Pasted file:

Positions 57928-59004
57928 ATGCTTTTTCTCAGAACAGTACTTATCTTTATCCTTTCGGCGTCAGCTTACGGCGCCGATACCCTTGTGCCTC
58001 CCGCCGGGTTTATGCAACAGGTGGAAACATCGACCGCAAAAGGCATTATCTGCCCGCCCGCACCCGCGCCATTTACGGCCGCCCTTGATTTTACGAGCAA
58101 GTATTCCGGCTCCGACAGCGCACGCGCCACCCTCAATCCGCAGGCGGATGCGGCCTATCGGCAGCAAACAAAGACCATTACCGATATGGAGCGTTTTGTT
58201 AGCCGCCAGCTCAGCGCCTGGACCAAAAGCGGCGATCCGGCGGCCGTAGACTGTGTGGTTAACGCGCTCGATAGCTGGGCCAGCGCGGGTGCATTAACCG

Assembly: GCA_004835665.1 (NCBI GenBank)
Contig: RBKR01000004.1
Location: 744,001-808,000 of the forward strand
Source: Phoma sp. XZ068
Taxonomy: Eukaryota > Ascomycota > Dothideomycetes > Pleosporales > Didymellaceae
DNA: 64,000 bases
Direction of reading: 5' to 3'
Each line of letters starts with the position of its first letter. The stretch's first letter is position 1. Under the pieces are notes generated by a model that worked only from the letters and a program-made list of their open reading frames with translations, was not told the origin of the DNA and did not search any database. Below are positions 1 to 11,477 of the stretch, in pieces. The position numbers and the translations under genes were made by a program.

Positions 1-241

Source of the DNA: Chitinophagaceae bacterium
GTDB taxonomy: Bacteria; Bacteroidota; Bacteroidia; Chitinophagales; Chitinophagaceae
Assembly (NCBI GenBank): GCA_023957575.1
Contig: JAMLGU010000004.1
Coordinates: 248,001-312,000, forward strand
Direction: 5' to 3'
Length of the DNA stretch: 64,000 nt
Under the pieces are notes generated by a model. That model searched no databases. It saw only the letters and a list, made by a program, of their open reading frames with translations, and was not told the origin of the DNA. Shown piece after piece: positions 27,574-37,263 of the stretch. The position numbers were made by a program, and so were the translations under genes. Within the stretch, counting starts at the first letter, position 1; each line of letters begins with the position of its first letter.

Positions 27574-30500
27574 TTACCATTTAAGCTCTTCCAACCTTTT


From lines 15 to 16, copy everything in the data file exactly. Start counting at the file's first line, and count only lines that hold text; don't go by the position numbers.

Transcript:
Source of the DNA: Chitinophagaceae bacterium
GTDB taxonomy: Bacteria; Bacteroidota; Bacteroidia; Chitinophagales; Chitinophagaceae